Does Current Cyber Crime Really Cause $2+ Trillion in Damages?


The conventional wisdom 20 years ago, before the Internet took over the business world, was that only about 10% of cyber crime was reported since companies did not want to admit they had been hacked. Obviously the current Internet business environment makes it almost impossible to keep cyber hacks from the public.

Recent estimates are that “the cost of cyber crime to businesses worldwide range from around US$445 billion (£291 billion) to US$2 trillion a year (£1.3 billion)” according to a February 2, 2015 report from ITProPortal entitled “Here’s why the cyber insurance industry is worth £55.6 billion” which included current estimates:

…merely the tip of a vast unreported mountain of cybercrime that has been growing over the last few years.”

Maybe the $2+ trillion estimate is more realistic than the estimated $575 Billion in cyber crime from the Center for Strategic and International Studies and McAfee issued their June 2014 report entitled “Net Losses: Estimating the Global Cost of Cybercrime” with these comments about the impact on the world:

  • The cost of cybercrime will continue to increase as more business functions move online and as more companies and consumers around the world connect to the Internet.
  • Losses from the theft of intellectual property will also increase as acquiring countries improve their ability to make use of it to manufacture competing goods.
  • Cybercrime is a tax on innovation and slows the pace of global innovation by reducing the rate of return to innovators and investors.
  • Governments need to begin serious, systematic effort to collect and publish data on cybercrime to help countries and companies make better choices about risk and policy.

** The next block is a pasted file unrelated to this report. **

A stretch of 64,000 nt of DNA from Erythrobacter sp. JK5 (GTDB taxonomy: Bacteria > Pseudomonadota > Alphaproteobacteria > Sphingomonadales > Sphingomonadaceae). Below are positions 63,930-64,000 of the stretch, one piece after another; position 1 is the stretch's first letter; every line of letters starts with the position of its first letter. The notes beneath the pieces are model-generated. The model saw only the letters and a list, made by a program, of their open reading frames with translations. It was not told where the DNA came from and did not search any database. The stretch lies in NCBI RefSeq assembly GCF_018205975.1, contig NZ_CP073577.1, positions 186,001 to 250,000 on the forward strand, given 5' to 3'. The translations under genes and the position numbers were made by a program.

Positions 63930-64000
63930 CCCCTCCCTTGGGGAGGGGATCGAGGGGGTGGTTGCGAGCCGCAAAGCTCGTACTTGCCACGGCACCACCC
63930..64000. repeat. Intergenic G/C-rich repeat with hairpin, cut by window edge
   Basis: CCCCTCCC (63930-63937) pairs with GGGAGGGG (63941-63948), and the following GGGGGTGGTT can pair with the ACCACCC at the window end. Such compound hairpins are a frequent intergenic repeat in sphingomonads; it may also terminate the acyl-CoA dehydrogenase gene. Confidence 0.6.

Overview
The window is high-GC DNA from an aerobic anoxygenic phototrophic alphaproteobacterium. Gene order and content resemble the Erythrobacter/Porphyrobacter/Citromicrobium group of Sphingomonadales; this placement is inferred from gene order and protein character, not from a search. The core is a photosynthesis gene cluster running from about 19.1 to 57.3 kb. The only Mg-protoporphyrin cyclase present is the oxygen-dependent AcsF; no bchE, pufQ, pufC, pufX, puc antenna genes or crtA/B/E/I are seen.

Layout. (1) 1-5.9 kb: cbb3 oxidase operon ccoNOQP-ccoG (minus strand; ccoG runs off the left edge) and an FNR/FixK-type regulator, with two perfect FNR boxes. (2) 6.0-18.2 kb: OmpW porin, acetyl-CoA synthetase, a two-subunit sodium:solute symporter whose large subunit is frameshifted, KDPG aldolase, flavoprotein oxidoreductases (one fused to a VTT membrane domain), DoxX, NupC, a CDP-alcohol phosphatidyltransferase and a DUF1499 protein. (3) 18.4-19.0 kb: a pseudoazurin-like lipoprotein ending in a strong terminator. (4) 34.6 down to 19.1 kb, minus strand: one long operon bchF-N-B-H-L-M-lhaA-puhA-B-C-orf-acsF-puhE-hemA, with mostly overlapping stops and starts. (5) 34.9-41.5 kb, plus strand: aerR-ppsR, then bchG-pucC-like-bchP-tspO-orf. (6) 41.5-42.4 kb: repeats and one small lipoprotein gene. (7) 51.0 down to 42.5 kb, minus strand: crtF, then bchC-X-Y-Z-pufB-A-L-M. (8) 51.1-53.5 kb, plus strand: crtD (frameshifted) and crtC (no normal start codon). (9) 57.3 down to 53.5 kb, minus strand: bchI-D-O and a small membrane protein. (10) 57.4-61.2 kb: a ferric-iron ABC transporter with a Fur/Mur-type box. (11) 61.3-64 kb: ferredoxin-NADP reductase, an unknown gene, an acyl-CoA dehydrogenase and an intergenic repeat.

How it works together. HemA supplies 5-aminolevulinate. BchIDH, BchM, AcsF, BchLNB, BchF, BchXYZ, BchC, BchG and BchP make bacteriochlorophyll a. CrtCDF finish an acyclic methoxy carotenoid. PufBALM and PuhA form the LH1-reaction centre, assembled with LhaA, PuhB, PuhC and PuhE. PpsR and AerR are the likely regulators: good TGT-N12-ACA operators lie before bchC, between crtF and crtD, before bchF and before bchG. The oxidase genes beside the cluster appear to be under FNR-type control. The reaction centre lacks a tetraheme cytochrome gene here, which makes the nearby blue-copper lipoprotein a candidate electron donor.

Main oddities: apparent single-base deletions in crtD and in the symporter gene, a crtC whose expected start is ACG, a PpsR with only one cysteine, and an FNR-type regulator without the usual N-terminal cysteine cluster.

Clearly cyber crime will never be smaller, so businesses need to be more cognizant of their risks and carry the appropriate cyber insurance.

The publications contained in this site do not constitute legal advice. Legal advice can only be given with knowledge of the client's specific facts. By putting these publications on our website we do not intend to create a lawyer-client relationship with the user. Materials may not reflect the most current legal developments, verdicts or settlements. This information should in no way be taken as an indication of future results.

Search Tips:

You may use the wildcard symbol (*) as a root expander.  A search for "anti*" will find not only "anti", but also "anti-trust", "antique", etc.

Entering two terms together in a search field will behave as though an "OR" is being used.  For example, entering "Antique Motorcars" as a Client Name search will find results with either word in the Client Name.


AND and OR may be used in a search.  Note: they must be capitalized, e.g., "Project AND Finance." 

The + and - sign operators may be used.  The + sign indicates that the term immediately following is required, while the - sign indicates to omit results that contain that term. E.g., "+real -estate" says results must have "real" but not "estate".

To perform an exact phrase search, surround your search phrase with quotation marks.  For example, "Project Finance".

Searches are not case sensitive.

back to top